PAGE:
How to preach when your wife has cancer (or some other “distraction”): Part Two

See Part One here.

1. Review your history

As a minister of the gospel you will inevitably encounter “distractions.” The word distraction for our purposes is a fluid term. Right now, I am easily distracted by the fact that my wife has cancer. I can be knee-deep in a riveting exercise of exegetical study only to have this fact surface in my thoughts and derail the project for a spell. This reality drops in for a visit at the most unexpected times and rarely does it knock.

I realize that not everyone is dealt the same measure of distractions but they are sure to come in one shape or another.  These things, as they say, go with the territory. Our territory as ministers of the gospel is the local church. I think we can rightly infer from Matthew 16:18 that the church will persevere by the grace of God but it will also endure Hell in the process. Brother, you will endure difficulty in the ministry. Those who fail to see this are like those who believe the Army recruiter really wants them to see the world and meet interesting people. However, in fine print at the bottom of the pamphlet is something about bullets being fired at your head.

A great encouragement in persevering through pain is that you stand near the end of a long line of faithful saints. How you endure ministerial suffering today can be a reflection on your understanding of the past. It is incumbent upon us to keep our fingers on the pulse of those who endured before us. The writer of Hebrews says that we receive a kingdom that cannot be shaken from its foundation (Heb 12:28) and because of this the Lord is our helper and there’s no reason to be afraid (Heb 13:6; Psa 118:6). Exhibit A of this truth is that you can “Remember those who led you, who spoke the word of God to you; and considering the result of their conduct, imitate their faith” (Heb 13:7).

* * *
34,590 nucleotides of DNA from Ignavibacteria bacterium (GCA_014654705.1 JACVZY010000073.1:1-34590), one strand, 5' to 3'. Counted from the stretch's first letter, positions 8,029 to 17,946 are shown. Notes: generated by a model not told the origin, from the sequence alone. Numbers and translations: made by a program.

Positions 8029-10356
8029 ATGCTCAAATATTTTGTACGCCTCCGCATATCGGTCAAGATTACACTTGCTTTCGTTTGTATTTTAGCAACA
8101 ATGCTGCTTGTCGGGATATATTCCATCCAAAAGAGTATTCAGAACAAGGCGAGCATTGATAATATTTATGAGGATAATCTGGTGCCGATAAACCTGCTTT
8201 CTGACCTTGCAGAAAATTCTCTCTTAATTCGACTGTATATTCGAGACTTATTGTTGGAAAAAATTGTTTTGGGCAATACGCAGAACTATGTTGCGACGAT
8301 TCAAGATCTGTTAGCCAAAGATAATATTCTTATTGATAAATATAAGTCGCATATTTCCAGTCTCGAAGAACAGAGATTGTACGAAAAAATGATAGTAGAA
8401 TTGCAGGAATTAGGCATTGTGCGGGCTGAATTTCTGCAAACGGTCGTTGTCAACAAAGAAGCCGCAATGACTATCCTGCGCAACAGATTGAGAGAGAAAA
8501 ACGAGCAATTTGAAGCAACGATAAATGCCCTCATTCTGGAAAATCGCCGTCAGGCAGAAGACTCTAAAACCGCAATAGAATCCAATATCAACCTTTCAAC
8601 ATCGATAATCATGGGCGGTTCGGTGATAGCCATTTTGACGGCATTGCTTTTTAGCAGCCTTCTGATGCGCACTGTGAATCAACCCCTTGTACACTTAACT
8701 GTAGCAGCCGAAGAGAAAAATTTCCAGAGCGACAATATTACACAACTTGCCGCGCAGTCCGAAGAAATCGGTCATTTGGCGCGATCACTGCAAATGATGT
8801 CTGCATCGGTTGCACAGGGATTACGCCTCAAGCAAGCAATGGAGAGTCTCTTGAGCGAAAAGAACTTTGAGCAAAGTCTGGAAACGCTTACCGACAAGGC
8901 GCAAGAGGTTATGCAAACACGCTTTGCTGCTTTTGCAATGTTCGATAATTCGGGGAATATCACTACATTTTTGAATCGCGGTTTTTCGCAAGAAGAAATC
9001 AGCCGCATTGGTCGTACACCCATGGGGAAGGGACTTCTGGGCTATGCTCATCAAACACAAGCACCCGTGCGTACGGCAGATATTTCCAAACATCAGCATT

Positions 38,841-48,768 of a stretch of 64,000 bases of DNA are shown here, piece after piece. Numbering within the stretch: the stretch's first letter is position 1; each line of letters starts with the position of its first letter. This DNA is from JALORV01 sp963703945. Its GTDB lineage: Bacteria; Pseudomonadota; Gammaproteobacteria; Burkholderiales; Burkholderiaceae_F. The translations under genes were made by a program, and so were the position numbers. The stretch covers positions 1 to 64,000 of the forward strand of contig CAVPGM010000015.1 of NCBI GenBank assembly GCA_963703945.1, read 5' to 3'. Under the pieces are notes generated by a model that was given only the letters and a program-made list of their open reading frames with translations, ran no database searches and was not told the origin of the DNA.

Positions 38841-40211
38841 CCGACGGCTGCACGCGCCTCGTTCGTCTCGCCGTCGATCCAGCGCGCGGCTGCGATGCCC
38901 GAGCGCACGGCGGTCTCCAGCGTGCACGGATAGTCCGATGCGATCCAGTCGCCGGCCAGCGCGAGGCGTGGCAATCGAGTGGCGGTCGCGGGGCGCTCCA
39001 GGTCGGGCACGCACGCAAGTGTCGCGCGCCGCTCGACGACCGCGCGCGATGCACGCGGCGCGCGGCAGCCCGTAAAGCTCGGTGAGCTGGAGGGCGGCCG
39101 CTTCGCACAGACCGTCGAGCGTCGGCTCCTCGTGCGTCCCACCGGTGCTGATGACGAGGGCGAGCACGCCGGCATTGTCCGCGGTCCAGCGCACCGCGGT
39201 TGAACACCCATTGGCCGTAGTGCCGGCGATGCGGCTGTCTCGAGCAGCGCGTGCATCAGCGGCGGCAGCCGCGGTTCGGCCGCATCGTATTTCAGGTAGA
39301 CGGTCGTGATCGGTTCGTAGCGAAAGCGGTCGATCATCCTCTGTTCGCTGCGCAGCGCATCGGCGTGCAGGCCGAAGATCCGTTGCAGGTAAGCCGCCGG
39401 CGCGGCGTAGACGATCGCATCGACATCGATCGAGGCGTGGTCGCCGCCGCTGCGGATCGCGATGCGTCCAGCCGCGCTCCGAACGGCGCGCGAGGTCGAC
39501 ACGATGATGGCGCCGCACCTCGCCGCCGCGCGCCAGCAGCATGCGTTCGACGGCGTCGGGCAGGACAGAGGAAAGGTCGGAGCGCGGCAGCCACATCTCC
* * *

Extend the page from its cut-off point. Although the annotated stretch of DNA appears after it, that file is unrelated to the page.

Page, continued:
In the study of our history there is a lot to learn, much to righteously repeat, and plenty to caution our present steps. C. S. Lewis, who lost his wife to cancer, likened ignorance of history to joining a conversation after the fact. He said, “If you join at eleven o’clock a conversation which began at eight you will often not see the real bearing of what is said.”[1] Lewis furthered this idea by calling us to read old books stating, “It is a good rule, after reading a new book, never to allow yourself another new one till you have read an old one in between. If that is too much for you, you should at least read one old one to every three new ones.”[2]

So on the one hand I can struggle with Lewis in the anguish of his deceased wife (in A Grief Observed) and then keep reading backwards and find many others paddling the same boat. Lloyd-Jones and Nazi bombs, Spurgeon and his invalid wife Susannah, Brainerd and the pain of tuberculosis, Baxter grieving over the death of his bride Margaret, Luther watching his daughter Magdalene die in his arms, Calvin losing both children and his wife Idelette, and many other testimonies along the way. Real ministers have experienced real suffering (i.e., “distractions”) throughout our tangled history and there’s no forecast that promises otherwise. Read and drink deeply from these ministers who walked before you. Chances are you will find great help, counsel, and encouragement along the way.